Therapist: “When was the last time you had sex?”
Rachel: “Six months ago, but I guess it is the same for all married couples.”
Therapist: “Not normal couples, no.”
Rachel lives in a beautiful home in the middle-classed neighbourhood of Silver Lake with her gorgeous and successful husband, Jeff, and their adorable little boy. To onlookers, Rachel has it all. However, the opening scene between Rachel and her therapist gives a deeper, yet comical, insight into what is going to be a journey towards re-igniting that sexual spark into a marriage post-childbirth. When Rachel and Jeff meet McKenna during a visit to a strip club, Rachel thinks McKenna holds the key towards their sexual revival, but in fact, she has the power to do an awful lot more.
Thirty-something Rachel, a onetime high-flying career woman, is now a stay at home mum who has forgotten all trace of her pre-baby identity as she is flung into a lifestyle of mother’s groups and school drop-offs. Her non-existent libido, maternal wardrobe and open toilet habits with her husband, drive her to try to rediscover her former sexually driven self. McKenna is everything that Rachel isn’t; she is young, glamorous, sexy, commitment-free and homeless. Whilst Rachel takes McKenna into her home as a live-in nanny, she hides behind this charitable act to mask her desire to be more like McKenna. As Rachel dabbles into McKenna’s life, struggling to marry her pre-motherhood existence to her new life as a parent, she re-discovers her femininity, her sexuality, and the true value of her love for her husband and their family.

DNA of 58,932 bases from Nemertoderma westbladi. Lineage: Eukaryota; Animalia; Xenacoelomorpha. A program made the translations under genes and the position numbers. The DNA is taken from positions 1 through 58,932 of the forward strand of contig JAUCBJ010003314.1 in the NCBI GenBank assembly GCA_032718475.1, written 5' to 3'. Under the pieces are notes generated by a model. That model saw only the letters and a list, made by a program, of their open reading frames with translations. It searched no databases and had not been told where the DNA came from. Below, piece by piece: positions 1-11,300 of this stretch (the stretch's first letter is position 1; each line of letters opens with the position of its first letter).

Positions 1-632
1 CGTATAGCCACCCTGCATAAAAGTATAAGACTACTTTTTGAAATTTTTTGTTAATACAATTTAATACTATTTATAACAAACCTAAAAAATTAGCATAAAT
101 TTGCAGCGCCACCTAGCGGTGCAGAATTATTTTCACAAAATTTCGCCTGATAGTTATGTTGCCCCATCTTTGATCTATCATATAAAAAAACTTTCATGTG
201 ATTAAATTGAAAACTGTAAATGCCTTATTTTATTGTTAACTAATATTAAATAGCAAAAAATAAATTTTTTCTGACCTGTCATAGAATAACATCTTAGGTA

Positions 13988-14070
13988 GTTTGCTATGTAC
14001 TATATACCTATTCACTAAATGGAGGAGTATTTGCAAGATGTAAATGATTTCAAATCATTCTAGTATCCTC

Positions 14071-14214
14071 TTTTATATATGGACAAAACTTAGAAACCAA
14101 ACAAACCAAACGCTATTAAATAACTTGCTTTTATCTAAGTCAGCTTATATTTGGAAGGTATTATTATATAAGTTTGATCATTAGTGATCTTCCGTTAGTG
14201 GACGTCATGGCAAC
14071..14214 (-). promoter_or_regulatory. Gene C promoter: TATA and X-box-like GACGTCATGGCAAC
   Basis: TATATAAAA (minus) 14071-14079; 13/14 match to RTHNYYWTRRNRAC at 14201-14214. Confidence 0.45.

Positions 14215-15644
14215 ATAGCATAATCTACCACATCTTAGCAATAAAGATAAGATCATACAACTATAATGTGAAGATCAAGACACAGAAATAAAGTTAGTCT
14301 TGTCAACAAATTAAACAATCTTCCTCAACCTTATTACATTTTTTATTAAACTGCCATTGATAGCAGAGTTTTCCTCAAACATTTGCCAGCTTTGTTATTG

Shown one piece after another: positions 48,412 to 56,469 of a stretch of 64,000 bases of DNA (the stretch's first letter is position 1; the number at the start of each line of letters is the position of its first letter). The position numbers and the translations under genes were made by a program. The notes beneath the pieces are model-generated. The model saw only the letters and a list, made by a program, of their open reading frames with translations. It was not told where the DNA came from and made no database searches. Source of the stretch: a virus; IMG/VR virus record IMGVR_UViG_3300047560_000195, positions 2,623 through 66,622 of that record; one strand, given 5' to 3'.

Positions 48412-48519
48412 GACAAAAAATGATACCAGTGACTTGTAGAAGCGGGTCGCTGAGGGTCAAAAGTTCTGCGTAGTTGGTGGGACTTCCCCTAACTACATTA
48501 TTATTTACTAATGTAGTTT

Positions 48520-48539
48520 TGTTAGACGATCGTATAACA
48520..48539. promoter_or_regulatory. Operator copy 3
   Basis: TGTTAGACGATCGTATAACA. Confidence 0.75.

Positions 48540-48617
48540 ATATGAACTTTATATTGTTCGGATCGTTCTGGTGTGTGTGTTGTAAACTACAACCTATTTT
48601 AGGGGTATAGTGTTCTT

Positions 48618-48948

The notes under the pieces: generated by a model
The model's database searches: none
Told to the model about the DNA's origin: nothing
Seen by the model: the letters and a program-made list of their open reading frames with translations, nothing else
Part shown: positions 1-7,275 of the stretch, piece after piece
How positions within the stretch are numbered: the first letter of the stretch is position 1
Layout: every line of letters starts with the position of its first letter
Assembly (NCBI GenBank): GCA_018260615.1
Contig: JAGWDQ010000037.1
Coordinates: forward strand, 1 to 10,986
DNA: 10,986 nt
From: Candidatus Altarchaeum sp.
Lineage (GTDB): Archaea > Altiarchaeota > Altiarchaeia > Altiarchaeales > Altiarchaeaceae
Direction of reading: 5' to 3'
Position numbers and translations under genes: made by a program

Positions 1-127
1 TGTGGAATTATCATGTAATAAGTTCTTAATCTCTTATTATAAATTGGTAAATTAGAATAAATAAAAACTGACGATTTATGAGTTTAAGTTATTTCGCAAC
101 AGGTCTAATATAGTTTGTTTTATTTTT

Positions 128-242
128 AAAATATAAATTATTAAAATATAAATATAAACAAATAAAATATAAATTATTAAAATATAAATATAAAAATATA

I found myself fully immersed into Rachel’s life whilst watching this film; feeling her plight to return to an aspect of her youth, understanding her resistance to conform to the stereotype of women her age, and feeling an element of jealousy for the sexual presence and impact that the younger McKenna has. But the overriding feeling that this film left me with was one of appreciation for the way we grow as human beings from the typically straightforward lives which we lead as a twenty-something, to the more complex, often demanding, but fulfilling lives we have from our thirties.
‘Afternoon Delight’ was screened as part of the UK Jewish Film Festival 2013 at the Phoenix Cinema, London, on Tuesday 12th November 2013.
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